Why AC Compressor Won’t Turn On: 8 Reasons & Easy Fixes

In this article, we’ll discuss 8 common reasons why AC compressor won’t turn on and how to fix them.

Why AC Compressor Won't Turn On
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Electrical Failures

Electrical issues are a primary suspect why AC compressor won’t turn on. Your unit requires a steady electrical current to function, and any disruption can cause it to cease operation.

Begin with checking your home’s electrical panel for any tripped circuit breakers or blown fuses. Circuit breakers are safety devices that trip when there’s an overload in the circuit. This is done to prevent electrical fires or damage to your devices. If you find a tripped breaker, you’ll have to reset it.

To reset it, switch it off and then back on. If it trips again, there may be a severe electrical issue. In such a case, consult an electrician. If a fuse is blown, replace it with a new one. Ensure that it matches the amperage required by your AC unit.

It’s safest to call a professional when dealing with electrical components and systems you are not familiar. Electrical problems can also include damaged wires or connections. These should only be inspected and repaired by qualified technicians. This is due to the risk of electrical shock or further damage to your system.

Thermostat Malfunctions

The thermostat is the control panel for your AC system. If it’s malfunctioning, your AC won’t receive the signal to start cooling. A common problem is a thermostat that is set incorrectly. Therefore, ensure it’s switched to ‘cool’ and that the temperature is set lower than the current room temperature. If your thermostat is battery-operated, a simple battery change might be needed. This is often the case if the display is not lit or if it’s behaving strangely.

With a non-responsive or irregularly behaving thermostat, the issue may extend to the internal wiring or the unit itself. Such instances do not require DIY fixes but professional attention. Advanced thermostats require precise calibration to function correctly. Incorrect settings or a misaligned sensor can lead to non-operation of the compressor.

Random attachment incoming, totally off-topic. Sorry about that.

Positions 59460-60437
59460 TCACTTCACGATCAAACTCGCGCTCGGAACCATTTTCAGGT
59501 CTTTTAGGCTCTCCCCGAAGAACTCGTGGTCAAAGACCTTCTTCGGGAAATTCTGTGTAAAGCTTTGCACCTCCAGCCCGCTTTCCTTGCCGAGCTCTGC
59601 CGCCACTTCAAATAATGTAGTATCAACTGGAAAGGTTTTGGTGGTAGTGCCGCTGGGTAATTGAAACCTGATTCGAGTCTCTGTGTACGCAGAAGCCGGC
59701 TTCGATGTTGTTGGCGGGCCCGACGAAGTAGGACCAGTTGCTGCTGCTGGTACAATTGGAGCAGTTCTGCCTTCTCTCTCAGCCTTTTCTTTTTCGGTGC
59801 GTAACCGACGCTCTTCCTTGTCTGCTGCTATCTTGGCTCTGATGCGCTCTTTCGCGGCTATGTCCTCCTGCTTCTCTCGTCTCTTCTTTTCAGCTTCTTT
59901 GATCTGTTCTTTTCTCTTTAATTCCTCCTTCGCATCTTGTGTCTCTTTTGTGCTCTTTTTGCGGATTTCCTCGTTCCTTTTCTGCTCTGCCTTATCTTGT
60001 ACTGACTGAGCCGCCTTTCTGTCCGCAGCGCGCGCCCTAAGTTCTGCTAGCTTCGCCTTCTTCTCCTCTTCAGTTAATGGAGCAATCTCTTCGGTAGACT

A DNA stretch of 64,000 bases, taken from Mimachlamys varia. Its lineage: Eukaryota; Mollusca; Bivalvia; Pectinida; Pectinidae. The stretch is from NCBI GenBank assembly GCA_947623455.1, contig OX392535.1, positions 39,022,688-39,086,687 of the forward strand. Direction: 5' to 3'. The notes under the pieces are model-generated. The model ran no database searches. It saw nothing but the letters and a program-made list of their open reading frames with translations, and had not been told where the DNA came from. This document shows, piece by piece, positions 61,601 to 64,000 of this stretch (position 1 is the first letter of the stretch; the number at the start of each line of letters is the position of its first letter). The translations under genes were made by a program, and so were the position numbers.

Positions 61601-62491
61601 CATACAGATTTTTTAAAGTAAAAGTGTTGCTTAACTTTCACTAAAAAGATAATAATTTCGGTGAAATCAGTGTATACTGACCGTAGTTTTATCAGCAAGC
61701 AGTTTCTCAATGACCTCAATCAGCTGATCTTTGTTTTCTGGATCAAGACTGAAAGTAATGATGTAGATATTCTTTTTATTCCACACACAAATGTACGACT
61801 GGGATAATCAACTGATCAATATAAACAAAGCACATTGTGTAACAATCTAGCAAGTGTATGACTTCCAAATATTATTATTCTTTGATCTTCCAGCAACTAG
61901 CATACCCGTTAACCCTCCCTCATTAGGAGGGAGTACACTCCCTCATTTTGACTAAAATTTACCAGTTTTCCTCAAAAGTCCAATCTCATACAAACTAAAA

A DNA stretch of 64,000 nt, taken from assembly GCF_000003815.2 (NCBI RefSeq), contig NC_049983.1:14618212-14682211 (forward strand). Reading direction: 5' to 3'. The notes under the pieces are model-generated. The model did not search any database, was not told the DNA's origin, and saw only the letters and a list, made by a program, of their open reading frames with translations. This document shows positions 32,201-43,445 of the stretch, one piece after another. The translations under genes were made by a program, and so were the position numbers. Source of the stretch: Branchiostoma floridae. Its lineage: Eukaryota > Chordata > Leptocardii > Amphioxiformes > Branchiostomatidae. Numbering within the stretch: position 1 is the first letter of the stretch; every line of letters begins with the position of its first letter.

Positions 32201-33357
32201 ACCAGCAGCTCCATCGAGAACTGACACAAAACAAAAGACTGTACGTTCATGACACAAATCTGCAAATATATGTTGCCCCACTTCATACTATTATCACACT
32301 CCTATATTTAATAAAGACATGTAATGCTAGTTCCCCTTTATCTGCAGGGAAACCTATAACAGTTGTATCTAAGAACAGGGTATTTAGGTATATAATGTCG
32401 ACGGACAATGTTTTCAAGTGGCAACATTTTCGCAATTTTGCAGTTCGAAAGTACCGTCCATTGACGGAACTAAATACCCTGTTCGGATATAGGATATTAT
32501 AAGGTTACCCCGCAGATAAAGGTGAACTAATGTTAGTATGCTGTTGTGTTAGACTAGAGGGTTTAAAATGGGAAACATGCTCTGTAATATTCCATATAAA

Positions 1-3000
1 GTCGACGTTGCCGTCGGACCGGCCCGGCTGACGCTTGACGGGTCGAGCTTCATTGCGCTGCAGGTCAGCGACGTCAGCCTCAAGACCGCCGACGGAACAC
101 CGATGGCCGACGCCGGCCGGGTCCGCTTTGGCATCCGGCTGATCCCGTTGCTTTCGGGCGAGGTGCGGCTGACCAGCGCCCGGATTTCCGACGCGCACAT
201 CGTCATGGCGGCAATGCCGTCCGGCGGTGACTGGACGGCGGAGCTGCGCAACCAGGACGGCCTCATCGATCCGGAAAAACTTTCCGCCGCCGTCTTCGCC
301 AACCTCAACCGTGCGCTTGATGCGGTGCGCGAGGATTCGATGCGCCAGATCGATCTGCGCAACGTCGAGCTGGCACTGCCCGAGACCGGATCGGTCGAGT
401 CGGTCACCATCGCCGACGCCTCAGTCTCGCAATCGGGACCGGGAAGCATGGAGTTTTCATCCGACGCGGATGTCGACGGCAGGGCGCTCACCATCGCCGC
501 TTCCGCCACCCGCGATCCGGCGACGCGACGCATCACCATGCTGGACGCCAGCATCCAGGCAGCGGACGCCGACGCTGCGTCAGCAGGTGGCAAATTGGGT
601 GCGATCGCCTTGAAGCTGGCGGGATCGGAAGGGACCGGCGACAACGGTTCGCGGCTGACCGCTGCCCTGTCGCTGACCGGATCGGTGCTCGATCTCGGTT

It’s essential to follow the manufacturer’s instructions for resetting or recalibrating your thermostat. If you’re unsure, it’s better to consult a technician rather than risk further damage.

Refrigerant Issues

Refrigerant is the substance that your AC system uses to remove heat from the air in your home. If there’s a leak, the level of refrigerant will fall. As a result, the compressor may shut down to prevent damage from running on low refrigerant. When that happens, it can lead to overheating.

On the other hand, if the system has been overcharged with too much refrigerant, it can lead to increased pressure and temperatures. This may also cause the compressor to shut off. Both undercharging and overcharging can have severe repercussions for your AC system. Therefore, it’s crucial that a certified technician uses the proper tools to measure the refrigerant levels accurately.

Detecting a refrigerant leak involves searching for signs of oil residue around AC connections, as refrigerant carries oil that lubricates the compressor. Professionals use electronic leak detectors or UV dye tests to locate leaks reliably. After repairing any leaks, the technician will recharge the system to the manufacturer’s specifications.